For an explanation of what software is required, see the previous part of this Kafka tutorial. If it is not already installed on your system, we recommend installing the Java Runtime Environment first. Many newer versions of Linux distributions, such as Ubuntu, which is used as an example operating system in this Apache Kafka tutorial (Version 17.10), already have OpenJDK, a free implementation of JDK, in their official package repository. This means that you can easily install the Java Development Kit via this repository by typing the following command into the terminal:
sudo apt-get install openjdk-8-jdk
Immediately after installing Java, install the Apache ZooKeeper process synchronisation service. The Ubuntu package repository also provides a ready-to-use package for this service, which can be executed using the following command line:
sudo apt-get install zookeeperd
You can then use an additional command to check whether the ZooKeeper service is active:
sudo systemctl status zookeeper
If Apache ZooKeeper is running, the output will look like this:
If the synchronisation service is not running, you can start it at any time using this command:
sudo systemctl start zookeeper
To ensure that ZooKeeper will always launch automatically at startup, add an autostart entry at the end:
sudo systemctl enable zookeeper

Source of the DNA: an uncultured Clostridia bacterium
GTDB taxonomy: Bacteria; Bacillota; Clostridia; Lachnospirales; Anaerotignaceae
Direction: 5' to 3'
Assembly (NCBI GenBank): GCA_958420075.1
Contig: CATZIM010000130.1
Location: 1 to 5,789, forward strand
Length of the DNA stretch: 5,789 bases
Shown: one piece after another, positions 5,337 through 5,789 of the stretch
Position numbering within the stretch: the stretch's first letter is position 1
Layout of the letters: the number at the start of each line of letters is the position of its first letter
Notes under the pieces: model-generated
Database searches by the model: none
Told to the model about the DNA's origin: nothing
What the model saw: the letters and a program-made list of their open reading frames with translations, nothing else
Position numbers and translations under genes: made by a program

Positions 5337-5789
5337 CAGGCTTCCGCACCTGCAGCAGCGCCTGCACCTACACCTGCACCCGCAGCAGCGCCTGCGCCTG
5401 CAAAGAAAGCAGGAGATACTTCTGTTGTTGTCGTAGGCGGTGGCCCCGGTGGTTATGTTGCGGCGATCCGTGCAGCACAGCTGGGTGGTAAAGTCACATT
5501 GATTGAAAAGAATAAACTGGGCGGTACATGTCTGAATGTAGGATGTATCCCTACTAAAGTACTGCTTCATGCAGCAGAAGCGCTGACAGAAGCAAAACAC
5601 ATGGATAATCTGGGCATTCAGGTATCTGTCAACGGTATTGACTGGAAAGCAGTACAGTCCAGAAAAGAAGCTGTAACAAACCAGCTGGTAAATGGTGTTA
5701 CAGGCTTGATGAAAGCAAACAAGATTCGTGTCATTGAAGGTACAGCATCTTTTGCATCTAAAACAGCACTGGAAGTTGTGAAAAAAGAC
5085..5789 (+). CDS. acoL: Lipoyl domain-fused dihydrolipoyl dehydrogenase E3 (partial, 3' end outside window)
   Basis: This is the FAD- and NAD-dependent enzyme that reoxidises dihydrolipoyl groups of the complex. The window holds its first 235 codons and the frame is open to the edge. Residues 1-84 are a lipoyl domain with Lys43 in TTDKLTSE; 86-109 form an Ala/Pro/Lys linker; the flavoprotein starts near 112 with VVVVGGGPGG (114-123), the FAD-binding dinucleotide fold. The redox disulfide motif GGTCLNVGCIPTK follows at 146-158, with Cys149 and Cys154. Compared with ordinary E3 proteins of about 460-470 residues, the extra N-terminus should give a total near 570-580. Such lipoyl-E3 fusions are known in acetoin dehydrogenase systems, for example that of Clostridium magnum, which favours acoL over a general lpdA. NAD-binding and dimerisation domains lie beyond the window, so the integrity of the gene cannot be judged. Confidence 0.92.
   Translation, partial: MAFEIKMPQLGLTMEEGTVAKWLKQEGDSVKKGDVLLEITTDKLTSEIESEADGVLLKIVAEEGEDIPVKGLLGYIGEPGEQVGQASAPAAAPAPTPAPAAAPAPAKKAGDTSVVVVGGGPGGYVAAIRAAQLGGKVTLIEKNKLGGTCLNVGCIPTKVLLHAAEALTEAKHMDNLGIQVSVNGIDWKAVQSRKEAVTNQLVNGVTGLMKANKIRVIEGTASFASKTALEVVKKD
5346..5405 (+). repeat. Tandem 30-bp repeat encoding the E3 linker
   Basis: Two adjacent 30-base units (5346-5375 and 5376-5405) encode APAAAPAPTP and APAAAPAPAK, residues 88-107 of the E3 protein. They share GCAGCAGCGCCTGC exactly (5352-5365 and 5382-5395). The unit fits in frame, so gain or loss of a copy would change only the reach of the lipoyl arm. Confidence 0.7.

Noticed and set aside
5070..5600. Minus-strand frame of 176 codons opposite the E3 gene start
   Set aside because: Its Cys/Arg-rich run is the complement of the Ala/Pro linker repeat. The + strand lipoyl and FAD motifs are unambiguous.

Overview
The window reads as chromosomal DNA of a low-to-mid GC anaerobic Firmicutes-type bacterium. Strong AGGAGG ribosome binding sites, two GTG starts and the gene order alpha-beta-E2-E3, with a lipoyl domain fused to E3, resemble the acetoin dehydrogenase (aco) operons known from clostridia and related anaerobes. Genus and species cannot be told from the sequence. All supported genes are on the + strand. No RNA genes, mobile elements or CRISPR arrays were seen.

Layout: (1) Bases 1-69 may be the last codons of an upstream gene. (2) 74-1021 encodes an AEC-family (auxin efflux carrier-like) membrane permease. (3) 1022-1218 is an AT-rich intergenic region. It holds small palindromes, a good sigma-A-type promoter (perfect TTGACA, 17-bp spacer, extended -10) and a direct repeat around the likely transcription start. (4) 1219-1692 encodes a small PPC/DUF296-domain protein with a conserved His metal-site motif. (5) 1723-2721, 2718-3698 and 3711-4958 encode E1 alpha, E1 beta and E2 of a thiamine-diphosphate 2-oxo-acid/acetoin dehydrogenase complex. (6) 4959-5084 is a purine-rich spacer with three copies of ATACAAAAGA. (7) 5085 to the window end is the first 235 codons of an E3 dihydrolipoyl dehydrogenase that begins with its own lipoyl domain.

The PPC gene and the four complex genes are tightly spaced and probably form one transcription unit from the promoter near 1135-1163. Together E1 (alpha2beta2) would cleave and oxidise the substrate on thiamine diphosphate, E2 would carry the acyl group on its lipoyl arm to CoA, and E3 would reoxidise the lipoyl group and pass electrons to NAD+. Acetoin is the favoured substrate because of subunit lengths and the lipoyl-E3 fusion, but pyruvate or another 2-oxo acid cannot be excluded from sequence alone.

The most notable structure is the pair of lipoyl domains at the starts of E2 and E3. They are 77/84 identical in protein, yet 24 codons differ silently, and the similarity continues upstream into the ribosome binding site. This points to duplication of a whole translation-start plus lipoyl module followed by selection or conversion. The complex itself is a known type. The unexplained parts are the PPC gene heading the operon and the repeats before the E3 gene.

Finally, create a user profile for Kafka, which you will need to use the server later. To do so, open the terminal again and enter the following command:
sudo useradd kafka -m
Using the passwd password manager, you can then add a password to the user by typing the following command followed by the desired password:
sudo passwd kafka
Next, grant the user “kafka” sudo rights:
sudo adduser kafka sudo
You can now log in at any time with the newly-created user profile:
su – kafka
We have arrived at the point in this tutorial where it is time to download and install Kafka. There are a number of trusted sources where you can download both older and current versions of the data stream processing software. For example, you can obtain the installation files directly from the Apache Software Foundation’s download directory. It is highly recommended that you work with a current version of Kafka, so you may need to adjust the following download command before entering it into the terminal:
Since the downloaded file will be compressed, you will then need to unpack it:
sudo tar xvzf kafka_2.12-2.1.0.tgz --strip 1
Use the --strip 1 flag to ensure that the extracted files are saved directly to the ~/kafka directory. Otherwise, based on the version used in this Kafka tutorial, Ubuntu would store all files in the ~/kafka/kafka_2.12-2.1.0 directory. To do this, you must have previously created a directory named “kafka” using mkdir and switched to it (via “cd kafka”).
Kafka: how to set up the streaming and messaging system